A primordial collision of two moons that once orbited Earth explains why the present-day moon is a bit lopsided and its far side much rockier than the lunar surface facing our planet, scientists said Wednesday.
Research published in the journal Nature suggests the early moon was shadowed by a smaller companion satellite, about one-thirtieth of its own mass, as the two bodies circled the infant Earth in tandem more than 4 billion years ago.
But as the moons evolved further from the Earth, coming under greater influence of the Sun's gravitational force, the stability of their co-orbit was upset, putting them on a collision course, said Erik Asphaug, a planetary scientist at the University of California, Santa Cruz.
After about 100 million years of cohabitation, the smaller moon finally crashed into the larger moon in an impact that unfolded over several hours and resulted in a merger of the two celestial bodies, Asphaug said.
All this occurred just 80,000 miles from Earth, about a third of its current 250,000-mile distance from the moon.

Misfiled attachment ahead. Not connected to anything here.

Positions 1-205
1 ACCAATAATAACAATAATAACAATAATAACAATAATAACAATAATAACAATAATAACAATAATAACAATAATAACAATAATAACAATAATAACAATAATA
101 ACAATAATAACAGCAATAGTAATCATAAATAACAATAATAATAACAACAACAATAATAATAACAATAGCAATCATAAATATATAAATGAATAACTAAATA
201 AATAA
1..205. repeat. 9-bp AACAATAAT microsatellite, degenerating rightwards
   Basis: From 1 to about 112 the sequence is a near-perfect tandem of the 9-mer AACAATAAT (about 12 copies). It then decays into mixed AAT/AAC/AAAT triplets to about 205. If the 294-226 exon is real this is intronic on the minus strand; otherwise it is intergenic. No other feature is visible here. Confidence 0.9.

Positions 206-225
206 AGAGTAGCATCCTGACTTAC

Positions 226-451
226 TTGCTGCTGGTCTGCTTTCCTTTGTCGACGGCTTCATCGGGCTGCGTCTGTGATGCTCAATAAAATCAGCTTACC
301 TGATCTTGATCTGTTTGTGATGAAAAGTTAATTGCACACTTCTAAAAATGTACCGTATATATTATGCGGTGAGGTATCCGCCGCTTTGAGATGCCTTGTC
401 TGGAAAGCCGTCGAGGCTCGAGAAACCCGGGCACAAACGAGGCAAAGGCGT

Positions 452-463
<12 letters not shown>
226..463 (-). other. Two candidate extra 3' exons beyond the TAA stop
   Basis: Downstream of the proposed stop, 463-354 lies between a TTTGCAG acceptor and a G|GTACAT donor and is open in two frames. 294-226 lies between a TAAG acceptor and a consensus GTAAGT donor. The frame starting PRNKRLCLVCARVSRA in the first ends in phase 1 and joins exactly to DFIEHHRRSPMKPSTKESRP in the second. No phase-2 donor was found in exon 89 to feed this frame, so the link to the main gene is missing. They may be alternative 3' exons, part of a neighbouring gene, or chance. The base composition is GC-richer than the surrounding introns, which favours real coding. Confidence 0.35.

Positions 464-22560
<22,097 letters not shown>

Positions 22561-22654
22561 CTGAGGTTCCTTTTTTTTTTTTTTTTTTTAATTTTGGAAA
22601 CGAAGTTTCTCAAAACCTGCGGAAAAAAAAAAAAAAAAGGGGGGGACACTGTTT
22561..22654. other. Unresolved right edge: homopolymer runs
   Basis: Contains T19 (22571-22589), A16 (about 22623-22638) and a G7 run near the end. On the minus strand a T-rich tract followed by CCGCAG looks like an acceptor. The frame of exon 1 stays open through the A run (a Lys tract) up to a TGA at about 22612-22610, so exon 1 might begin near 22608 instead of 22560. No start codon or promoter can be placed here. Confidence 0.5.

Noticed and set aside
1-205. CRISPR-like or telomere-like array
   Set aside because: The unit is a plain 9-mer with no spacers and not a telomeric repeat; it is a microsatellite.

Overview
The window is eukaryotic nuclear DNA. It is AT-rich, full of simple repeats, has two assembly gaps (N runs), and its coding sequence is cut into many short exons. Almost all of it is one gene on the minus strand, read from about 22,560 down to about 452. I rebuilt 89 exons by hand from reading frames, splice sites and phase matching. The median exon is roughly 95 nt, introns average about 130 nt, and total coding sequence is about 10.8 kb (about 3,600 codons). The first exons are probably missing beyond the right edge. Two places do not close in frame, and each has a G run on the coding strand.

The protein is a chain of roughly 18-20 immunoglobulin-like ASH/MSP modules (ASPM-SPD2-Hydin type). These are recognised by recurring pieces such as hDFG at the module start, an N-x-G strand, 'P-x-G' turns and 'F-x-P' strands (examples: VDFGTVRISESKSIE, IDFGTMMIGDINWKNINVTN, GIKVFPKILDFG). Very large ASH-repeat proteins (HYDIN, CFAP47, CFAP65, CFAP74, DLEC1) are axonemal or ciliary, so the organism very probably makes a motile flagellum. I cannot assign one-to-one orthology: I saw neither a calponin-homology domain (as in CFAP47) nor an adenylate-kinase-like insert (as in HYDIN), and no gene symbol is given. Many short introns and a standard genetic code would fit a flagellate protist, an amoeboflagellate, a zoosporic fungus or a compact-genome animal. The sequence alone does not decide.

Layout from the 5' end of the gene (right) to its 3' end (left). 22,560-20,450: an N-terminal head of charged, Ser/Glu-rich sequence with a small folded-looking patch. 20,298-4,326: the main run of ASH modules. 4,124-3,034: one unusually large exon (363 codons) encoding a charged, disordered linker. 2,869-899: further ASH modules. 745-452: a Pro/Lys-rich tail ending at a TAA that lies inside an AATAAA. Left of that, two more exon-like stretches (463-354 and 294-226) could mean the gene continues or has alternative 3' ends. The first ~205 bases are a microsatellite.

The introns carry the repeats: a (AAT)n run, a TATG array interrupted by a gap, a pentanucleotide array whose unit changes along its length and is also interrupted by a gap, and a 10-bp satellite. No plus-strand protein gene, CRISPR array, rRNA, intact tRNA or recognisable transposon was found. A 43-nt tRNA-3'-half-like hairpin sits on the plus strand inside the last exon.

The violent but slow-motion celestial union explains much about the striking difference between the mountainous far side of the moon and the smoother lunar surface of vast plains visible to Earth in the night sky, the scientists concluded.
Rather than form a giant crater, a low-velocity collision like the one theorized in the study would have piled material up into a thick, jagged layer of solid crust. In fact, the moon's crust is about 30 miles thicker on its far side than on its near side.
The lunar crash also accounts for an overall asymmetry of the moon -- bulging out more on its far side -- not easily explained by tidal forces exerted by the Earth.
Evidence of a collision exists further in variations in the composition of the moon's crust, the near side of which is far richer in potassium, rare-earth elements and phosphorus.
Those elements would have been concentrated in molten material still cooling beneath the moon's surface and splattered away to the opposite side by the force of the impact, Asphaug said.
The research builds on the widely accepted "giant impact" model for the origin of the moon. According to that theory, the moon was created from debris ejected by the last of a series of collisions between the primordial Earth and about 10 Mars-sized proto-planets during the early formation of the solar system.
The study suggests that moon-forming giant impact also created a smaller, companion body that eventually coalesced with the larger satellite to form today's single moon.